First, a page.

I fell in love with the pizza first. With its ultra-thin crust topped with perfect marinara sauce and melted mozzarella, the margherita pie at The Painted Lemon in Sherman has become one of my favorite pizzas in the state.
When it comes out of the oven, mozzarella and other ingredients float on the sauce on top of the pizza and might drip off if you turn it sideways. It is “kind of like a soup,” says Kimberly Taylor, noting that her husband and partner in the business, Giovanni Iardazio, used to teach Neapolitan-style pizza technique in his native Naples.
As good as some Neapolitan-style pizza can be in the state, many do not fulfill my craving for a classic “slice” of pizza. This pie scores major points in that regard. It is one of many reasons to make the trek — and, as it’s situated not far from the New York state line, it will be at least something of a trek for many readers — to Sherman to dine at The Painted Lemon. Opened in 2018, the restaurant is a culinary gem in this quiet country town that, though technically part of Fairfield County, feels like it’s part of Litchfield County, which it borders.
At the restaurant, you’ll find big portions, housemade pasta, and rich-flavored, well-executed classic dishes. The eggplant parmesan is strong with a lighter flavor than many variants of this popular dish. Pasta is made fresh daily and it shows in dishes such as the pappardelle rosa — wide pasta in a cream sauce with zucchini and salmon bits — and the fiocchetti pear and gorgonzola, little pasta pockets stuffed with fresh pear and gorgonzola cheese, which is as good as it sounds. The fried calamari are also excellent.
For one popular special, tonnarelli forma parmigiana, an order of hot pasta is sautéed in a giant Italian Parmigiano-Reggiano wheel, and chef Iardazio scrapes up the cheese and mixes chunks with the pasta before plating and serving it. “People will drive an hour just to have the cheese wheel,” Taylor says. “It’s so decadent; it’s such a huge amount of parmigiana.”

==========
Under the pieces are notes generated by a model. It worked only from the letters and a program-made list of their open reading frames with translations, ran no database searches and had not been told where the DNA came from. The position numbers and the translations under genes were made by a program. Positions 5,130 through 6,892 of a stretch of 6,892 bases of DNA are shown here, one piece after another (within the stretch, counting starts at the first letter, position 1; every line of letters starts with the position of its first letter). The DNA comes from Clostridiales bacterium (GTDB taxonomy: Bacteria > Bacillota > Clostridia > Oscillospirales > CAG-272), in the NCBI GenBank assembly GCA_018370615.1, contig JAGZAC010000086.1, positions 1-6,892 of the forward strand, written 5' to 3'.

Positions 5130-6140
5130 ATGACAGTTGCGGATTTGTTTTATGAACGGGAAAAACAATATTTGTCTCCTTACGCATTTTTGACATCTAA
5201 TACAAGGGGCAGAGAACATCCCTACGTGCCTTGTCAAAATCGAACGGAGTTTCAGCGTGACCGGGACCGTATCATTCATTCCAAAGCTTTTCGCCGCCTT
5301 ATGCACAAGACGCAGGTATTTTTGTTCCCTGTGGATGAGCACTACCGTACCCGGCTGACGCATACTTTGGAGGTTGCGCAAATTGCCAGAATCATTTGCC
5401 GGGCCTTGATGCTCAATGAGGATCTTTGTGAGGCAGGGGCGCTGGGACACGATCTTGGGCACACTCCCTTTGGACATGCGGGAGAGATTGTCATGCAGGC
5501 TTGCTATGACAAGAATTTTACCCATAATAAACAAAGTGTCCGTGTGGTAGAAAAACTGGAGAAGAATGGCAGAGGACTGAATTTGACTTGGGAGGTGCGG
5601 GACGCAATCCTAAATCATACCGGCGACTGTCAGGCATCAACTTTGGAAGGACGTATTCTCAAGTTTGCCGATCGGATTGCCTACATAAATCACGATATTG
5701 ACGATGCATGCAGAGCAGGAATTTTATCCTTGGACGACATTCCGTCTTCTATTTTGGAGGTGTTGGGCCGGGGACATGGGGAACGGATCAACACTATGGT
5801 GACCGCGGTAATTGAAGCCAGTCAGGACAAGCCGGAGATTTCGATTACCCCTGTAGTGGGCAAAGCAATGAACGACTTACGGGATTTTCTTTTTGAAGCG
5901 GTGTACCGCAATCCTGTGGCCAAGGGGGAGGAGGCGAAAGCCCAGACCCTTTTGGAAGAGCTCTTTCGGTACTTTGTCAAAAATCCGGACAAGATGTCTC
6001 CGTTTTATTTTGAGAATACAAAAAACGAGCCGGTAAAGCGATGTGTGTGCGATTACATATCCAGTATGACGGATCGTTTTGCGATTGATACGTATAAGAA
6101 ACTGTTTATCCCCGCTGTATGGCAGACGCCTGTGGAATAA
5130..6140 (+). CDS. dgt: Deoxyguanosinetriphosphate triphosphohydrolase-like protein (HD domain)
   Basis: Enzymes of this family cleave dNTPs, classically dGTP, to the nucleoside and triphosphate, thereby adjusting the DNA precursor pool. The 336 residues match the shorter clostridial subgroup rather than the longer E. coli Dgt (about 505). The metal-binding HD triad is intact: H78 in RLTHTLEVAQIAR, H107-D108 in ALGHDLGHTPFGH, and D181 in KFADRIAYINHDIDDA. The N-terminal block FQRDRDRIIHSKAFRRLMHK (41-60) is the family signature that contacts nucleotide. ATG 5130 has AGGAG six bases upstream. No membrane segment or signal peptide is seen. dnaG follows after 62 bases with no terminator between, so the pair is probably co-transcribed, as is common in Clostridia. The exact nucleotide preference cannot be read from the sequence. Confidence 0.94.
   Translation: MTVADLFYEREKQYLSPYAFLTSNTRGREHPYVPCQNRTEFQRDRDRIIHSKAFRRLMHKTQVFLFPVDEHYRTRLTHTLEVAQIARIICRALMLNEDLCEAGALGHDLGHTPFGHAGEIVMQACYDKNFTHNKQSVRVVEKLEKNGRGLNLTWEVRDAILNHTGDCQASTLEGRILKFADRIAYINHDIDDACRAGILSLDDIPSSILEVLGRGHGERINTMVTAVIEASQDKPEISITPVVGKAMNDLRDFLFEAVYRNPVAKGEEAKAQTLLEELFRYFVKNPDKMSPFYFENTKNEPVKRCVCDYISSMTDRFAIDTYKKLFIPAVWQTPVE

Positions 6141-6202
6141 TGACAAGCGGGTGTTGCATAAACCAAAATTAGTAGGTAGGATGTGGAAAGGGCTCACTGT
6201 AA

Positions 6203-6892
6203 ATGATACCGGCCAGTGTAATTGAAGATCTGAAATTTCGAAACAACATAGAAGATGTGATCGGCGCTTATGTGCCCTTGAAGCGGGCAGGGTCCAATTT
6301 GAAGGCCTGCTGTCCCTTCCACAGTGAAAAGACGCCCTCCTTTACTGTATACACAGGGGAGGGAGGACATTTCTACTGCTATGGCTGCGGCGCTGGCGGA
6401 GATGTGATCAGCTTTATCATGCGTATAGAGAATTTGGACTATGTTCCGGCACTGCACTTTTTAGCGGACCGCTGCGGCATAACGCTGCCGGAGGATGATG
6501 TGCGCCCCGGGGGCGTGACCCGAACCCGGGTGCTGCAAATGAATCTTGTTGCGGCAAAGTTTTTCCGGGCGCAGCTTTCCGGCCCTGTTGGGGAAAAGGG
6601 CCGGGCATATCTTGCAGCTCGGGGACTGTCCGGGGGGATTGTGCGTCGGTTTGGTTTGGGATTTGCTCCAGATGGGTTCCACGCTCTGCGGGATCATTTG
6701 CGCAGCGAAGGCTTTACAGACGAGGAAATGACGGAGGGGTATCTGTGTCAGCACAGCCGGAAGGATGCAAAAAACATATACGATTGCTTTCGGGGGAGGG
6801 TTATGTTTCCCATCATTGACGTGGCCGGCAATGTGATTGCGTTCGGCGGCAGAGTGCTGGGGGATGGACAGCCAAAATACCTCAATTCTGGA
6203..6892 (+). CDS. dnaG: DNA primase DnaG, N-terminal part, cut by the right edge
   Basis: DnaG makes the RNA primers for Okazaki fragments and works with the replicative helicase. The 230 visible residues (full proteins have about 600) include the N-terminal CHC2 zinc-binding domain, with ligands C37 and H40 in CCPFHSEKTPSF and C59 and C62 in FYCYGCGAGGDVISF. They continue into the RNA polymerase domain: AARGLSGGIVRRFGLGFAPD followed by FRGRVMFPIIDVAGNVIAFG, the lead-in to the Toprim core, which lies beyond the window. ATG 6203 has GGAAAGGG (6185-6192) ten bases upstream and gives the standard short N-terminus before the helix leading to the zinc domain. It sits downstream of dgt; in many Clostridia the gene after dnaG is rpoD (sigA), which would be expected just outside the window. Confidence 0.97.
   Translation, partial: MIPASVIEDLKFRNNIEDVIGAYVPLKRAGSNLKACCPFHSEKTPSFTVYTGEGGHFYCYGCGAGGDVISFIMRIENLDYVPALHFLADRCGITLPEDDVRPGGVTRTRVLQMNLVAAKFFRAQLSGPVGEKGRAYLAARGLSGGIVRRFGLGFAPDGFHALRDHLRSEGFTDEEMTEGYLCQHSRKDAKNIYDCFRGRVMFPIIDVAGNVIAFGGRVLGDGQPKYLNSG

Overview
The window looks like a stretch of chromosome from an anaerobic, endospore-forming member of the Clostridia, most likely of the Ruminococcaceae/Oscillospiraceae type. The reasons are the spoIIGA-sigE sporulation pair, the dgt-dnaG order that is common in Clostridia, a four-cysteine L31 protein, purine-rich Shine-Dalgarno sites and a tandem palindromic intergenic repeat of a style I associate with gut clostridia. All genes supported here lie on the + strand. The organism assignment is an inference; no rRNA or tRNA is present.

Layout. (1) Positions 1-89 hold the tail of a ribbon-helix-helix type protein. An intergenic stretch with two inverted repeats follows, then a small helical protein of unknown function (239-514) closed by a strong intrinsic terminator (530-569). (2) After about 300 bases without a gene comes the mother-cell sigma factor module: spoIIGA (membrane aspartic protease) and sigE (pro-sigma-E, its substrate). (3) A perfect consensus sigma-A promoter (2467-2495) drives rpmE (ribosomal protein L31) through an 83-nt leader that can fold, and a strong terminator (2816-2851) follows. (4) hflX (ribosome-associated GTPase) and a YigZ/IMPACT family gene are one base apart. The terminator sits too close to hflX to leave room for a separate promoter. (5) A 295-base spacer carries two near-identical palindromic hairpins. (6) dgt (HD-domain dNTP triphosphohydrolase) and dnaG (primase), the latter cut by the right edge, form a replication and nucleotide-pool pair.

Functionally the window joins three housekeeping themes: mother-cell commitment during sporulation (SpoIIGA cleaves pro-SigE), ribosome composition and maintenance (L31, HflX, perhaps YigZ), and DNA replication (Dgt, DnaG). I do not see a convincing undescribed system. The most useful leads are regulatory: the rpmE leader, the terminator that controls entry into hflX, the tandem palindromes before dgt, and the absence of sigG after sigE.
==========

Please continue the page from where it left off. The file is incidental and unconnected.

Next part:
It hasn’t been offered since March, because the restaurant has had trouble getting the giant wheels of cheese, which are imported from Italy, at a price point that works. Taylor says they will start offering it again soon. I tried it in the before times and was impressed, and Taylor is not joking about its heaviness. It is one of the most filling dishes I’ve ever had — either share it with the table or plan on getting it and nothing else.
Though no dish fails, slightly less effective is the penne vodka. This has the addition of bacon, which makes the normally light red sauce darker and heavier than I prefer. This is more than made up for by the successes including the margherita pizza, which I have been craving since my last trip.
Previously a BYOB establishment, Painted Lemon now has a small but well-curated wine list focused on Italian vintages. For dessert, my party tries the tiramisu and cannoli. The latter is solid, but the tiramisu is a standout and strikes the right balance between coffee and sweet flavors.
When COVID-19 led to a shutdown in March, Iardazio and Taylor took the opportunity to renovate their restaurant. The carpeting was replaced with wood floors and the decor was updated to better reflect their name, which is inspired by the lemon trees of Italy’s famous Amalfi Coast. Outside, two tents are fully enclosed. With the help of heaters, Iardazio and Taylor hope to keep serving patrons in the tents throughout November and possibly into December. Once it gets too cold for even tented outdoor dining, the restaurant will continue its indoor and takeout options.
For Iardazio and Taylor, meeting and opening a restaurant together was fortuitous. He grew up in the restaurant industry, working in family-owned establishments as a kid before heading his own kitchens. He moved to the U.S. in 2018 to take a job at the restaurant that previously occupied Painted Lemon’s location, Amore Ristorante. In the same shopping center as the restaurant, Taylor owned Crystal Visions Inc., a psychic healing center. After meeting, Iardazio and Taylor quickly fell for one another, were married within a year, and decided to take over the restaurant together when the opportunity arose. “It was love at first sight,” Taylor says.
Though, like me, she was also drawn to Iardazio’s pizza. “The first time he made me a heart-shaped pizza that was it, I was done,” she says.
1 CT-37 East, Suite 1, Sherman
Hours: Tue.-Sat. 3-10 p.m., Sun. 3-9 p.m. Closed Mon.